HELP needed with sick chicken

Advertisement Purina Flock Layer


8 Years
Dec 31, 2011
My sweet Rhode Island Red has been suffering for over two weeks as she becomes more and more lethargic and refuses to cone out of her coop. Her backside is VERY messy. Her comb has lightened in color and flopped to the side. When she does come out of the coop she is disoriented and seems almost as if she is having trouble seeing her way around the yard. She is also missing feathers on her backside which may be a result of the other eight hens in the flock picking on her.
Any advice would be appreciated!
I am not sure about what is wrong with her but I would defiantly isolate her from the rest of the flock if for no other reason than you don't know if she is contagious and to protect her from being pecked to death.
I had a RIR that was pretty much the same way, but I didn't know what to do. I am sorry to say she did pass away after about a month, but if I had had help from the forum, this might not have happened.
She didn't have the messy back as yours does though.

Good luck and I hope someone chimes in with some good advise.

Oh by the way,
from Punkin Center, AZ.
I wish it were under better circumstances.

Give us the following information. The more you tell us, the better we will be able to help you.

1) What type of bird , age and weight (does the chicken seem or feel lighter or thinner than the others.)
2) What is the behavior, exactly.
3) How long has the bird been exhibiting symptoms?
4) Are other birds exhibiting the same symptoms?
5) Is there any bleeding, injury, broken bones or other sign of trauma.
6) What happened, if anything that you know of, that may have caused the situation.
7) What has the bird been eating and drinking, if at all.
8) How does the poop look? Normal? Bloody? Runny? etc.
9) What has been the treatment you have administered so far?
10 ) What is your intent as far as treatment? For example, do you want to treat completely yourself, or do you need help in stabilizing the bird til you can get to a vet?
11) If you have a picture of the wound or condition, please post it. It may help.
12) Describe the housing/bedding in use

The "messy bottom" you mentioned- could you be a little more clear about what it is? Poop? White discharge?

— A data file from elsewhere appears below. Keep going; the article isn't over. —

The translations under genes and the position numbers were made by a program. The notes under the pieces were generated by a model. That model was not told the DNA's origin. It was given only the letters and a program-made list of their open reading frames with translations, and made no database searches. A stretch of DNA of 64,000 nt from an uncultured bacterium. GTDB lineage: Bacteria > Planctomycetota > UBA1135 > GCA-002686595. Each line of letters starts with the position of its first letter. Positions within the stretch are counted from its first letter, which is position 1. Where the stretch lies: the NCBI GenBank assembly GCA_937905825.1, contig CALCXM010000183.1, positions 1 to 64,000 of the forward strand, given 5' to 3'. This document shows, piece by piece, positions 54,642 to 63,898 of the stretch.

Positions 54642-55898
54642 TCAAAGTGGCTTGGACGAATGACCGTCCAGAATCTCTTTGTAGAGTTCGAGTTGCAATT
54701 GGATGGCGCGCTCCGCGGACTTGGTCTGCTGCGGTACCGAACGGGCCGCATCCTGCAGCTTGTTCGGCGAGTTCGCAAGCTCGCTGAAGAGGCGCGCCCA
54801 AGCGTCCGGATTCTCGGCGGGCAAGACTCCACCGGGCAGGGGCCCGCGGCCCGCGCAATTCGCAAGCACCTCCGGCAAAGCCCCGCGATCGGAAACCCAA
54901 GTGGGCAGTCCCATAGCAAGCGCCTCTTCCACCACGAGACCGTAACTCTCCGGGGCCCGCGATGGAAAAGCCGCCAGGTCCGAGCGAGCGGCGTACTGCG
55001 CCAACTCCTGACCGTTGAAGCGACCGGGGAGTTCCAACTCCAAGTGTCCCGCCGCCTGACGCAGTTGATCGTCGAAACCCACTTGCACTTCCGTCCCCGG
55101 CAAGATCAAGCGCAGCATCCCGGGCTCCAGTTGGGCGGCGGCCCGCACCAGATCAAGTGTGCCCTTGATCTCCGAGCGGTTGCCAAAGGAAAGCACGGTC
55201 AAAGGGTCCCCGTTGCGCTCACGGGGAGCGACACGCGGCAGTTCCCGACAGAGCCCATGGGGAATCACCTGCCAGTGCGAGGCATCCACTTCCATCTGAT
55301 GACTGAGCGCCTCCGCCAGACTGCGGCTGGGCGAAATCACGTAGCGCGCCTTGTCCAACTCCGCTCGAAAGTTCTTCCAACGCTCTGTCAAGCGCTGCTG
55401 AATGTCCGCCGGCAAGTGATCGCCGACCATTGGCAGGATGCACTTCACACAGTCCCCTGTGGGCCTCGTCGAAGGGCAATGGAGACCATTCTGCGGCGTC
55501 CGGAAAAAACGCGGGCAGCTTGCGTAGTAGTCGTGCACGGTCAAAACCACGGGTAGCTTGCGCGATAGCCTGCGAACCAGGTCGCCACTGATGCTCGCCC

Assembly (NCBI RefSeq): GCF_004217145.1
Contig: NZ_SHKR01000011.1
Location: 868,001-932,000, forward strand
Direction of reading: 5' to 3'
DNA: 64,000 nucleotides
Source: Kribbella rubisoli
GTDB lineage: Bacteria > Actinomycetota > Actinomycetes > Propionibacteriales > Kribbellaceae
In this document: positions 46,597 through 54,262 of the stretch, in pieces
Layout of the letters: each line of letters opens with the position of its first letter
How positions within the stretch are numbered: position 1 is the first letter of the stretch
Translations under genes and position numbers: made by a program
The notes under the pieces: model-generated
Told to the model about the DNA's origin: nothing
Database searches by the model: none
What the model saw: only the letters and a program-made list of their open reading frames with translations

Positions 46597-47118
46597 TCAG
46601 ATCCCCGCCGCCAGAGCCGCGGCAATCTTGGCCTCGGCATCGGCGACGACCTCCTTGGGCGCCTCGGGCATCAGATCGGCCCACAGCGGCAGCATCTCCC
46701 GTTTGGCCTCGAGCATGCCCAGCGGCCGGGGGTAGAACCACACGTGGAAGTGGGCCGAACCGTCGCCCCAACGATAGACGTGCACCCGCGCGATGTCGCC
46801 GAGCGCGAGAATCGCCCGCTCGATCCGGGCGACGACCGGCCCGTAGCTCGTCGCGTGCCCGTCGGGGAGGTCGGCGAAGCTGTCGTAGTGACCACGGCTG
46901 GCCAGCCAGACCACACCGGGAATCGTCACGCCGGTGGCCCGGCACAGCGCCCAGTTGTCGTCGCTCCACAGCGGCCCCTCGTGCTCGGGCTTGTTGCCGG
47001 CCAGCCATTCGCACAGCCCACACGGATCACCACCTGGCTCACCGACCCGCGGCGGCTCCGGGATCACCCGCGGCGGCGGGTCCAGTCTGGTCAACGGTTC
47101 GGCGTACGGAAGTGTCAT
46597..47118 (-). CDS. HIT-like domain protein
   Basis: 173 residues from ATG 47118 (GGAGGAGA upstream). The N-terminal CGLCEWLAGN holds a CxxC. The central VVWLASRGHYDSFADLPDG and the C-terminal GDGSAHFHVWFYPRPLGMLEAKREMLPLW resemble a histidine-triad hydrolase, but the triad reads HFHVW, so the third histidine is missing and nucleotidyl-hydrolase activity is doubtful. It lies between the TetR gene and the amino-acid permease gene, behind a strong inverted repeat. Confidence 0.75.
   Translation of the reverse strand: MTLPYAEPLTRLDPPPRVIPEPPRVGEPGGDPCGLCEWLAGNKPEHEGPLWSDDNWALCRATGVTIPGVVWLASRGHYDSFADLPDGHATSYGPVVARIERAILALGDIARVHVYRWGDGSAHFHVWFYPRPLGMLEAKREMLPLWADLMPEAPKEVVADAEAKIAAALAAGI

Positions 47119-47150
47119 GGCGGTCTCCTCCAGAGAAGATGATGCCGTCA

Annabelle is a seven month old Rhode Island Red. She weighs about 15 pounds, although she seems to have gained some serious weight over the last few weeks. We recently had a predator attack the chicken coop and take two away, which might explain her missing feathers. She seems very lethargic and confused when she is out of her coop. I recently found her facing a wall and not able to turn herself around.
Her bottom is covered with white hardened poop. She seems to be eating small amounts of organic feed and water. Her poop is very runny and green, as I just discovered while trying to clean off her backside in a bucket of warm water?

I am a total chicken rookie, but any chance that she is egg bound? I would like to ultimately treat her myself if possible. She is in the house now separated from the rest of the flock and drying off after a bath. She still seems very quiet and she is so sweet.

Who knew chickens could pull at your heart this way!
She could be egg bound. It is pretty easy to check. Put a gloved, lubed finger up her vent and see if you can feel a trapped egg. You can try to get it moving through by keeping her vent lubed and giving long, warm baths to encourage muscle relaxation. Some of the things you posted stand out as red flags, though.

The serious weight gain over the past few weeks, as well as the not laying are indicative of reproductive problems. She is obviously not eating well, thus the green stools, so why a sudden weight gain? She should be losing, not gaining. I am guessing she might have EYP (Egg Yolk Peritonitis) and the weight gain is a fluid build up in her abdominal cavity. She is going to need the attention of a vet if that is the case. She will have to go on a course of antibiotics to treat the infection, and she will need to have her abdomen drained periodically because this is going to be a life-long condition that requires palliative care. This will eventually mean her demise, so if she is not a particularly valuable (sentimentally or monetarily) animal I would recommend culling her. She is going to be in some serious pain from this condition as fluid builds up inside her abdominal cavity. She will eat less and less, her breathing will become more and more labored, until she eventually dies. If you treat the fluid build up as needed she can survive for longer, but infection is going to be a constant risk.

Reproductive problems of this nature are common in your production breeds. There is no way you could have predicted this would happen, and unfortunately, there is no real "cure" except for a very expensive and dangerous hysterectomy.

You may want to look at some old posts of SpeckledHen's. She has dealt with more than her fair share of internal layers and has left well-documented treatment courses through every stage of her birds' battles with this. Perhaps some of her posts can help you out in deciding what you want to do.

Good luck.
Advertisement Purina Flock Layer

New posts New threads Active threads

Top Bottom